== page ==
Department of Labor Logo OSHA News Release - Region 5

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June 13, 2016

Worker suffers serious injury after arm caught in machine at
Bellefontaine, Ohio, rubber-hose manufacturing plant
HBD/Thermoid cited in May 2015 for similar hazards, faces $70K in OSHA fines

BELLEFONTAINE, Ohio - Less than a year after federal inspectors cited an Ohio rubber-hose manufacturer for 11 machine safety violations, the company now faces an additional $70,000 in fines after safety lapses led a 27-year-old male worker to suffer severe injuries at its Bellefontaine plant.

Inspectors from the U.S. Department of Labor Occupational Safety and Health Administration investigating the Feb. 16, 2016, injury at HBD/Thermoid Inc. found an improperly guarded drive belt caught the worker's left arm and caused lacerations and fractures. The agency issued one willful citation to the company on June 9.

"HBD/Thermoid is a repeat violator that continues to put workers at risk of amputations and serious injuries by ignoring safety rules for industrial machines used by workers who manufacturer rubber hoses at the company's six facilities across the country," said Kim Nelson, area director of OSHA's Toledo office. "The company needs to take immediate action and fix these safety issues at its facilities. Employees and their families pay the painful price when companies don't follow standards to reduce injuries."

In May 2015, OSHA cited the Bellefontaine facility, for one willful and 10 serious safety violations and levied penalties of $134,000. The agency initiated the 2015 inspection after receiving a referral from the North Carolina Occupational Safety and Health Division after an employee died after being caught in an industrial machine at the company's Salisbury facility.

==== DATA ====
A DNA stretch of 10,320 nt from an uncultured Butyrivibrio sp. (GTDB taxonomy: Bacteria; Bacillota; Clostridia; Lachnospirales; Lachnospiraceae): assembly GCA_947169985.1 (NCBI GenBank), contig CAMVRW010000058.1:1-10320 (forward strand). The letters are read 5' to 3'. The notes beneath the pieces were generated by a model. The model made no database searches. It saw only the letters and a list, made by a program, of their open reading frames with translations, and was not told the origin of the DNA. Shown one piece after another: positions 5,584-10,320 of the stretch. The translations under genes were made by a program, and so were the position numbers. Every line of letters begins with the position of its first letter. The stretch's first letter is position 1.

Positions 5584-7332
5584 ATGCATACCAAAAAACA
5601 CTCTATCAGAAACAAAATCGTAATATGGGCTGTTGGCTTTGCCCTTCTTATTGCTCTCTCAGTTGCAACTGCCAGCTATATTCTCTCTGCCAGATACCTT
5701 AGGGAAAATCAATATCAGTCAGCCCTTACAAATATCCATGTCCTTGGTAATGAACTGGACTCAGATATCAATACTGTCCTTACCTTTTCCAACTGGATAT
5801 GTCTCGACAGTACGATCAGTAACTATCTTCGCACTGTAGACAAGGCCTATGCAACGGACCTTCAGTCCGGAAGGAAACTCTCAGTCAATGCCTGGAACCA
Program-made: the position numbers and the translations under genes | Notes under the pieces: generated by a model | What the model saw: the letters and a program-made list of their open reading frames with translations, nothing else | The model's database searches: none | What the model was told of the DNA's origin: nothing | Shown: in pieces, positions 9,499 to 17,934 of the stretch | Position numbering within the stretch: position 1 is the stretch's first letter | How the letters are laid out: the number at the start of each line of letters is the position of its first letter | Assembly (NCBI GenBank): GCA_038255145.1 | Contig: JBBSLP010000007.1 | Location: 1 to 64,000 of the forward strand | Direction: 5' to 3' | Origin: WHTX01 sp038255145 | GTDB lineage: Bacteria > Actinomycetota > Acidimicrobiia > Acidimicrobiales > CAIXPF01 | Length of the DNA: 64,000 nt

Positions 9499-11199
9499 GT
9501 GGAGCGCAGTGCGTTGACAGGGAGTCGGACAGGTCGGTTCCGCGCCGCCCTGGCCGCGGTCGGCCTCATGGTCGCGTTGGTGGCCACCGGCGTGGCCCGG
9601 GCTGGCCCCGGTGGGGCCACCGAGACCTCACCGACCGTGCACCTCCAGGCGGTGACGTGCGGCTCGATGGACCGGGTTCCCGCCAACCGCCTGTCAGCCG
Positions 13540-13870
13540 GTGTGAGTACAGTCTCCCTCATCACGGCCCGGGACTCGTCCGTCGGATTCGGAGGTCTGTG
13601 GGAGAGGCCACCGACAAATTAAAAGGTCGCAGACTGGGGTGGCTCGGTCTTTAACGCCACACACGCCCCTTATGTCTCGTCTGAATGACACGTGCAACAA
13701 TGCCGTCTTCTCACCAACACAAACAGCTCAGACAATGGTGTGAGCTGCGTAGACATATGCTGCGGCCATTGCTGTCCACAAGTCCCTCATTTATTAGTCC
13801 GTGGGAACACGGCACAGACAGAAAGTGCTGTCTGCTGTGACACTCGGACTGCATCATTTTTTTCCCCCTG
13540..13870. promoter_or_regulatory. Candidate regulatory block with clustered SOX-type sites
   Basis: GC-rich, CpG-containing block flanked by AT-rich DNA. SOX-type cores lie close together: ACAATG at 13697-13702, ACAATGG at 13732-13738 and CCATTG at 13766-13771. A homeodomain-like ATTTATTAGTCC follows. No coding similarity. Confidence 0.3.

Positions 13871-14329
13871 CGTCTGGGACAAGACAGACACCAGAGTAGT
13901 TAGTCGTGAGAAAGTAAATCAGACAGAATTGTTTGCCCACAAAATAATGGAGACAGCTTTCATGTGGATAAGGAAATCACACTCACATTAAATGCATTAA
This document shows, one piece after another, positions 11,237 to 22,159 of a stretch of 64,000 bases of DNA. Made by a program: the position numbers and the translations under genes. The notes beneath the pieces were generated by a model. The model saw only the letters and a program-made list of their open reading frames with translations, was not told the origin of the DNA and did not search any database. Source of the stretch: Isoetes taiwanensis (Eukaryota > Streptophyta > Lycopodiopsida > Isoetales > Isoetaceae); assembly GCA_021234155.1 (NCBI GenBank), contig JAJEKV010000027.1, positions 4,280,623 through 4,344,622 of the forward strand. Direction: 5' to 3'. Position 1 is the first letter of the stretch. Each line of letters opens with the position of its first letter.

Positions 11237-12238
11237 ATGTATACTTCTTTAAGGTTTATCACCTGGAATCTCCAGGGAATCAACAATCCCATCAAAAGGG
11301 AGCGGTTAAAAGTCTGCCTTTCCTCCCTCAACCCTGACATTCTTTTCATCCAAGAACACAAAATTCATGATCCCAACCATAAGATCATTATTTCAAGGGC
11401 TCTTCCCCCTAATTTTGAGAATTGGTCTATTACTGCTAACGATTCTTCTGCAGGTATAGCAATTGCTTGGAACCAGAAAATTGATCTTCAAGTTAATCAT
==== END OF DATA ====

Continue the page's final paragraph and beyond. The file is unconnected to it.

View the current citations here.

HBD/Thermoid employs about 1,000 workers corporatewide and manufactures hoses used in a variety of industries, such as transportation, food processing and agriculture. The company also has facilities in Bell Gardens, California; Chanute, Kansas; Salisbury, North Carolina; Oneida, Tennessee; and Eglin, South Carolina.

The company has 15 business days from receipt of its citations and penalties to comply, request an informal conference with OSHA's area director, or contest the findings before the independent Occupational Safety and Health Review Commission.

To ask questions, obtain compliance assistance, file a complaint, or report workplace hospitalizations, fatalities or situations posing imminent danger to workers, the public should call OSHA's toll-free hotline at 800-321-OSHA (6742) or the Toledo Area Office at 419-259-7542.

Under the Occupational Safety and Health Act of 1970, employers are responsible for providing safe and healthful workplaces for their employees. OSHA's role is to ensure these conditions for America's working men and women by setting and enforcing standards, and providing training, education and assistance. For more information, visit

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Media Contacts:

Scott Allen, 312-353-6976,
Rhonda Burke, 312-353-6976,

Release Number: 16-1118-CHI

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